Parks: 54% of U.S. Broadband Homes Own a Smart TV

It’s an over-the-top video world. So, it’s not a surprise that new data from Parks Associates June 24 finds more than 50% of U.S. broadband households own at least one smart TV, making the Internet-connected TV the primary platform for video streaming services at a time when content consumption is increasing dramatically.

Dallas-based Parks found that from Q1 2019 to Q1 2020, more than six million domestic broadband households cut the cord on their traditional pay-TV service, primarily transitioning to OTT services or broadcast TV via antennas for video content.

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The COVID-19 crisis further changed how households consume video from both a device and service perspective, and its impacts will continue even as states lift shelter-in-place orders, according to Parks. U.S. broadband households are consuming on average more than 20 hours of video content weekly on the TV, an increase of nearly 40% from 2017.

“Nearly one-third of U.S. broadband households cite a smart TV as their primary streaming video device, nearly double the rate of streaming media players and computers,” research director Steve Nason said in a statement. “When looking specifically at online video content, the smart TV is the only measured device seeing a year-over-year increase as the primary streaming video device,” Nason said.

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The analyst said smart TV continues to improve its perceived value to consumers across a variety of key features and technologies.

[The units] are steadily improving their scores in ease of navigation and ability to find content or discover new apps, supplanting other video devices in the house to become the main source for video content,” he said.

Parks said improved user features come at an important market inflection point, where consumers are watching more video at home while also cutting the cord on pay-TV, leaving them to search for content on their own, across multiple services.

“We’ve seen broadcasters incorporate smart TVs and connected devices more and more into their app strategy, and those that have are seeing a huge uptick in overall consumption and user engagement,” said Jonathan Laor, co-founder/CEO, Applicaster, which assisted Parks with the research. “Over the past few months we’ve also seen end users going to their mobile devices for subscribing to new services, and a dramatic increase in their consumption on TVs, making TVs the new champions of viewer retention.”

CFO: Comcast Looking at Near 400,000 Video Sub Loss in Q2

The NBCUniversal Peacock streaming video service can’t come fast enough. Comcast Cable is expecting the same quarterly pay-TV subscriber loss in the second quarter (ending June 30) as it had in Q1: more than 388,000 subscribers dropping service.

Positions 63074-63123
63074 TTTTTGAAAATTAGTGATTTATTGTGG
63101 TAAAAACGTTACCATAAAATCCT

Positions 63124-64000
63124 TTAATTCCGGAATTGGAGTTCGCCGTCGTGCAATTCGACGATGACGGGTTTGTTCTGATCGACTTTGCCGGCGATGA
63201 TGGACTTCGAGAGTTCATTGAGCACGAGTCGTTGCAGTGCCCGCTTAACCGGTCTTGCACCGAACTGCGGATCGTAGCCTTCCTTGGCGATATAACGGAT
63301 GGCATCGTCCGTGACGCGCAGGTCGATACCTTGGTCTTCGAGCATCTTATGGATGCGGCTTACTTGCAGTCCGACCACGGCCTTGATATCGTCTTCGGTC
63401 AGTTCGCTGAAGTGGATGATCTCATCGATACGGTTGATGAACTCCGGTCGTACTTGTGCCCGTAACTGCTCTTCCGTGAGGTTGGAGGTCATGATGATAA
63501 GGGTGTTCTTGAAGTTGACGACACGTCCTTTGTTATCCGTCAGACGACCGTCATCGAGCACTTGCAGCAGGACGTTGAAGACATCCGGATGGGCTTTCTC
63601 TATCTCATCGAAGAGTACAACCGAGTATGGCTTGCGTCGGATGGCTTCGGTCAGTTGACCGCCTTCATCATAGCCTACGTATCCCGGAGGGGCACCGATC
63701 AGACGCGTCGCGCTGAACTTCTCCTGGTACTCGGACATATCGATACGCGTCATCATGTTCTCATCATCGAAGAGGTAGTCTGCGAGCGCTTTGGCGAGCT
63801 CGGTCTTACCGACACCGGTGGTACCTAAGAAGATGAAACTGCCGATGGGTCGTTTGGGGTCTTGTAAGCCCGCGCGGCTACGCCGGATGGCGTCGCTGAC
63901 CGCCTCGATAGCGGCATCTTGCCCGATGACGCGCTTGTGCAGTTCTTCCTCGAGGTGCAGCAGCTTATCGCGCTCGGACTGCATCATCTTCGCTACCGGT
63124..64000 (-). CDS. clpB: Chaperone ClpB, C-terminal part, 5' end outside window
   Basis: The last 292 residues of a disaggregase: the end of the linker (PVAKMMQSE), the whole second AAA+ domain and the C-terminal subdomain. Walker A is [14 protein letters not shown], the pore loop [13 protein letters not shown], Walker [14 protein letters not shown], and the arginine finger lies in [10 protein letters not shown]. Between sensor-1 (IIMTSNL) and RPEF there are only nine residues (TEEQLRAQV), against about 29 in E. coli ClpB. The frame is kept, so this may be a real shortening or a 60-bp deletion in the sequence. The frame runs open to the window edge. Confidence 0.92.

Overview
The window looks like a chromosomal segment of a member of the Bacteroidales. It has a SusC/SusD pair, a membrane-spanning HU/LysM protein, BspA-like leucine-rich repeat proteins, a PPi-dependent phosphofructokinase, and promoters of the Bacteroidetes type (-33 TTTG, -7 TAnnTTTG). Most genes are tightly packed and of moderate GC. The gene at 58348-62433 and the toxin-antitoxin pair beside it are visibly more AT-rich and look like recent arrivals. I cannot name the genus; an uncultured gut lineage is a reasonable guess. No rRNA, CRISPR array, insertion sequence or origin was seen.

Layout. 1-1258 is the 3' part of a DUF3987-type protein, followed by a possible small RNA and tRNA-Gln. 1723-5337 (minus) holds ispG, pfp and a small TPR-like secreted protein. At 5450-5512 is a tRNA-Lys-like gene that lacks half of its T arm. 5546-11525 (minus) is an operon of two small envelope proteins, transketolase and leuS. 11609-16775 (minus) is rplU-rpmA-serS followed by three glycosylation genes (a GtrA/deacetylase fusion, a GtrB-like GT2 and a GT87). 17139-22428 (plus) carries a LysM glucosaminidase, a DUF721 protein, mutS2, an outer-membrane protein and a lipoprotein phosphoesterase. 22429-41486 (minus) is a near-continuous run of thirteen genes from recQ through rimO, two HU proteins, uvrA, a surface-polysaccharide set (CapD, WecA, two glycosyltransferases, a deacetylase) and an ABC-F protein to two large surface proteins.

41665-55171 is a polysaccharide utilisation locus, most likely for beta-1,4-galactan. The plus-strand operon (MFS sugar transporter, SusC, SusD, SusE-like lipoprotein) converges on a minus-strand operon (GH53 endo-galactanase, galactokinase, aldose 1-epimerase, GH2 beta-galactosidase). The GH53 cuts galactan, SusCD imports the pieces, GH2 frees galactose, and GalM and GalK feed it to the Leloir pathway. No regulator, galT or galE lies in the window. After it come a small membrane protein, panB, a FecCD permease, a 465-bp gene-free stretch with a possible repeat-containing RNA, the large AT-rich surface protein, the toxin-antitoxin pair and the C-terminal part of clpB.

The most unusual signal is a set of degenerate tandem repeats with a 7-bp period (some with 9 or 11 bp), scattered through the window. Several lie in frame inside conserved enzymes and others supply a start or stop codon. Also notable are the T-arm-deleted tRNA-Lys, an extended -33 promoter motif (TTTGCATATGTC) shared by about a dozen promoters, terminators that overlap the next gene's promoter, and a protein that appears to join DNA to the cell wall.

That’s projection Comcast Corp. CFO Michael Cavanaugh revealed June 16 during the virtual Credit Suisse Communications Conference.

“We’ve seen a lot of consumption of television, but a continued shift to streaming,” Cavanaugh said. “Our expectation is that the amount of spread [pay-TV sub losses] year-over-year will be about the same in the second quarter versus a year ago as it was in the first quarter.”

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Cavanaugh said the sub loss isn’t a surprise in light of ongoing consumer migration toward over-the-top video from the traditional cable bundle. He said the previous business model around channel bundles has been supplanted by high-speed Internet, data and video distribution.

“Today, we look at video as important because it’s a customer need and because we’re the broadband provider … helping in an ever more streaming world and helping customers navigate the video that they choose to buy,” he said.

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Cavanaugh said the days of forcing consumers to purchase bundles of content they may not watch are over.

“We’re not going to force it upon you if you don’t choose to see it that way,” he said.

To quell pay-TV drain, Comcast, through its cloud-based Xfinity platform, has pushed toward melding linear TV offering with over-the-top distribution such as Xfinity Flex, which enables subs to stream more than 10,000 free movies and TV shows, access services such as Netflix, Amazon Prime Video, HBO and Showtime, and rent or purchase movies and shows.

NBCUniversal launches its subscription/ad-supported Peacock streaming service nationwide on July 15.

“With impact on cord cutting, where we’re going with Flex in the cable business,” Cavanaugh said. “When combined with a voice remote, we think its very powerful, a platform attached to the broadband product.”